CPU Sampling information can help us find which methods in certain packages get called first. This is what I call an Entry Point
CPU Sampling information can help us find which methods in certain packages get called first. This is what I call an Entry Point

Another approach would be to find those methods that consume a lot of CPU. Might be a good thing to “break out” those parts of your code that are CPU intensive and try to run them in a separate service.

While this approach is not perfect – I believe it is a good way to start your “hunt for potential service entry points” within your monolithic code base.

Step #5: Define Custom Service Entry Points

Once we found a good entry point candidate, we can use a feature in Dynatrace called “Custom Service Entry Points”. It is a feature that tells Dynatrace to treat a certain method in your code base as an entry point of a “logical service”. A method can either be defined to be an instance method of a class, an interface method or a method with a certain Java Annotation.

Every service endpoint we identified in Step #4 can be used to define a Dynatrace Custom Service Entry Point
Every service endpoint we identified in Step #4 can be used to define a Dynatrace Custom Service Entry Point

Repeat #4 & #5 for every entry point

We can repeat the following two steps and define more entry points. You should try to do it to virtually “break out” your code that handles incoming requests of certain endpoints. You should also do it for shared modules or components within your monolith that could potentially become shared services.

DONE: We “virtually” broke the Monolith

We came a long way from where we started:

After several iterations we should have our first version of a “virtually” broken monolith
After several iterations we should have our first version of a “virtually” broken monolith

Step #6: Learn and Refine based on Dynatrace Data

Now it’s time to learn on whether breaking out these functions, modules or components is in fact a good idea or not. For that we can start looking at Dynatrace Service Flow which now no longer just shows us the big monolith. It breaks the monolith into every single “virtual” service and shows us how these services are called, whom the call, how often, …

This is a great way to learn about actual dependencies between your individual pieces of your monolith and how these individual pieces are connecting with the backend services. You will learn which parts of your monolith are

  • GOOD candidates, e.g: loose dependencies to one or more other components
  • BAD candidates, e.g: they have very tight dependencies, are called multiple times (N+1 pattern) by the same depending component
ServiceFlow gives us more data to decide what are good and what are bad candidates to break out into its own service
ServiceFlow gives us more data to decide what are good and what are bad candidates to break out into its own service

Step #7: Start re-factoring your code

I see all steps above as a great way to “experiment” with your existing monolith. Remember – so far we have not done any actual code changes. We basically “simulated” how our code would look like if it would be “broken” along certain methods in our monolithic code base.

What we really have is better insights into our dependencies and our inner code workings. We can start our actual re-factoring based on more factual data. We can start breaking the monolith where our data shows it makes sense and we can leave those parts alone where it probably doesn’t make sense right now.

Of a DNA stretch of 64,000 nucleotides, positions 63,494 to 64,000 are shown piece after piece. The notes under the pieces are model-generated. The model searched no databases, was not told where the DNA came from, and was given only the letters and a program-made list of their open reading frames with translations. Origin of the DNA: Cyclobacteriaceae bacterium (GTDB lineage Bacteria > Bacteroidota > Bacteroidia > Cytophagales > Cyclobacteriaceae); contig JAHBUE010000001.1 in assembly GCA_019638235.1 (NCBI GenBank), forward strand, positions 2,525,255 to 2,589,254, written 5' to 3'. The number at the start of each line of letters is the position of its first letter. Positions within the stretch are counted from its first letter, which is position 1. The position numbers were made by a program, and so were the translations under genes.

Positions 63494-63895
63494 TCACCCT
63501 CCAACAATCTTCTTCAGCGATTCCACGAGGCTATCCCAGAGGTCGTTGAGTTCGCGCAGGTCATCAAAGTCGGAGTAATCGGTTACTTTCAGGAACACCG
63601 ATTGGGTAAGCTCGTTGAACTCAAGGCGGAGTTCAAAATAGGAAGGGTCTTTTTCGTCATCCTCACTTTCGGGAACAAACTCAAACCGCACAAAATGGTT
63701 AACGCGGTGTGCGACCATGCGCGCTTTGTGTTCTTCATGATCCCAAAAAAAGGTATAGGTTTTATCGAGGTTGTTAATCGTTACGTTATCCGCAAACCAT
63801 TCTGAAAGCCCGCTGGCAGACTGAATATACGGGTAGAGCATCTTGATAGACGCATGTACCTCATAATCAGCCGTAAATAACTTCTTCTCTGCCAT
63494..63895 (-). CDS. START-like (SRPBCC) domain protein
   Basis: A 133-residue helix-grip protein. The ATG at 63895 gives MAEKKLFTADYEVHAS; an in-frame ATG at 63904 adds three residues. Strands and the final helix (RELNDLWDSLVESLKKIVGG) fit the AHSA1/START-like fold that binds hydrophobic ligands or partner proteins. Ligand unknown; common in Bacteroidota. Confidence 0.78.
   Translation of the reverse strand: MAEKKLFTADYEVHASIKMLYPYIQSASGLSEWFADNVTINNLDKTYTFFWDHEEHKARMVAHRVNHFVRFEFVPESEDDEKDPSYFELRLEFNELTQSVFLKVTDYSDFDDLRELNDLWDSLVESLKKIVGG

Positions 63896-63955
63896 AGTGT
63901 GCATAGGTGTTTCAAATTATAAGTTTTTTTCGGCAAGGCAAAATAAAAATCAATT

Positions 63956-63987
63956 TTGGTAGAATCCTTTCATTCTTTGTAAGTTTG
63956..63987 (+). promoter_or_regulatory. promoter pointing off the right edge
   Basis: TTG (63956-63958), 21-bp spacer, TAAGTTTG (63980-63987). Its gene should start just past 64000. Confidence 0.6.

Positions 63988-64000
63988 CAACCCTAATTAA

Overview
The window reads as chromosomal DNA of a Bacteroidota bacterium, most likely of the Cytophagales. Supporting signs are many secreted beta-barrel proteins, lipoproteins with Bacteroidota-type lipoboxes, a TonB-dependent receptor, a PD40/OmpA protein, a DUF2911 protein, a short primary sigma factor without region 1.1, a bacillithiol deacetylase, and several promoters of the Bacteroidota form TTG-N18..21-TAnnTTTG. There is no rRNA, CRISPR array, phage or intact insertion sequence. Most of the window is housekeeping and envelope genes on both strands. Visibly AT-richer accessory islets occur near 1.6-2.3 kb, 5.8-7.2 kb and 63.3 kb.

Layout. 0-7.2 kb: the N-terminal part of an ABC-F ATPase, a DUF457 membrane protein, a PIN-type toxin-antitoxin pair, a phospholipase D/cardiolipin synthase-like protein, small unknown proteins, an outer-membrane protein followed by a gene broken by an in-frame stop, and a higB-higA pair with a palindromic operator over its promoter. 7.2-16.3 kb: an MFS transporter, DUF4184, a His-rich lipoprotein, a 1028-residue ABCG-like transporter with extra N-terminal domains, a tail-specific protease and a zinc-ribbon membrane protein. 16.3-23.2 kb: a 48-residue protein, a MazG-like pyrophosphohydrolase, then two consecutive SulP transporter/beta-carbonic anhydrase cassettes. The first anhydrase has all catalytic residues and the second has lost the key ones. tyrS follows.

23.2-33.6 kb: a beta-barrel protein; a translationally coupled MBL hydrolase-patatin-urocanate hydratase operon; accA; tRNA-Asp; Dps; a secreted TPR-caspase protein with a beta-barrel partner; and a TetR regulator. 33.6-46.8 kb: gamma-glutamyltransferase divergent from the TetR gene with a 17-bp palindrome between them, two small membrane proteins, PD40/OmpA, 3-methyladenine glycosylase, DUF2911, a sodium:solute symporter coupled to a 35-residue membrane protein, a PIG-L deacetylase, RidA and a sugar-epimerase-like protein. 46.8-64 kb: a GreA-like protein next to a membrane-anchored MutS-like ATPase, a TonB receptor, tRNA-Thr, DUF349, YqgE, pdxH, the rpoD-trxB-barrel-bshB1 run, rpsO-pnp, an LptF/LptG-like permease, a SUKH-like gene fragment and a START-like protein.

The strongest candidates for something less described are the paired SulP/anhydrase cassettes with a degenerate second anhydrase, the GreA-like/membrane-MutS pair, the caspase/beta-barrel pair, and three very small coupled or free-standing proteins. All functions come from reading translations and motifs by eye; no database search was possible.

GO AHEAD! GO RE-FACTOR!

Step #8: Continuously Validate new Code Base

After you have broken out your first services make sure to continuously validate how your new code base really works. Compare what you had in mind and how it turned out. Also make sure to keep validating the ServiceFlow after every re-factoring project. This will alert you in case something doesn’t go as planned and allows you to correct actions before you push out your changes into a higher-level environment such as production!

Keep an eye on your actual outcome. Compare planned vs implementation. This should be a continuous activity!
Keep an eye on your actual outcome. Compare planned vs implementation. This should be a continuous activity!

Thanks to the Dynatrace REST API, we can automate this validation process. My recommendation is to add a Dynatrace quality gate into your CI/CD process that alerts the pipeline in case dependencies between your services change. Imagine this: you refactor your code, commit the change and your pipeline automatically tells you that you just added 2 new dependencies! Fully automated!

If you want to learn more check out the work I have done around the “Unbreakable Delivery Pipeline” where I show you to use Dynatrace data as a Build Validation / Quality Gate Step.

GO BREAK MONOLITHS!

I hope this blog shows you how Dynatrace can not only be used to monitor your existing applications, services, infrastructure and end users. Knowing that many of you out there will be challenged with the task of breaking legacy monolithic applications, I hope this shows you that Dynatrace can also support you in these projects. I believe Dynatrace will save you time as you can “experiment” on how to break the monolith without making code changes first. These types of experiments give you faster feedback on whether you are going down the right or the wrong path.

If you give it a try and have questions feel free to reach out. Happy to have a look at your monoliths and give you recommendations on how and where I would break it!

Andreas Grabner has 20+ years of experience as a software developer, tester and architect and is an advocate for high-performing cloud scale applications. He is a regular contributor to the DevOps community, a frequent speaker at technology conferences and regularly publishes articles on blog.dynatrace.com. You can follow him on Twitter: @grabnerandi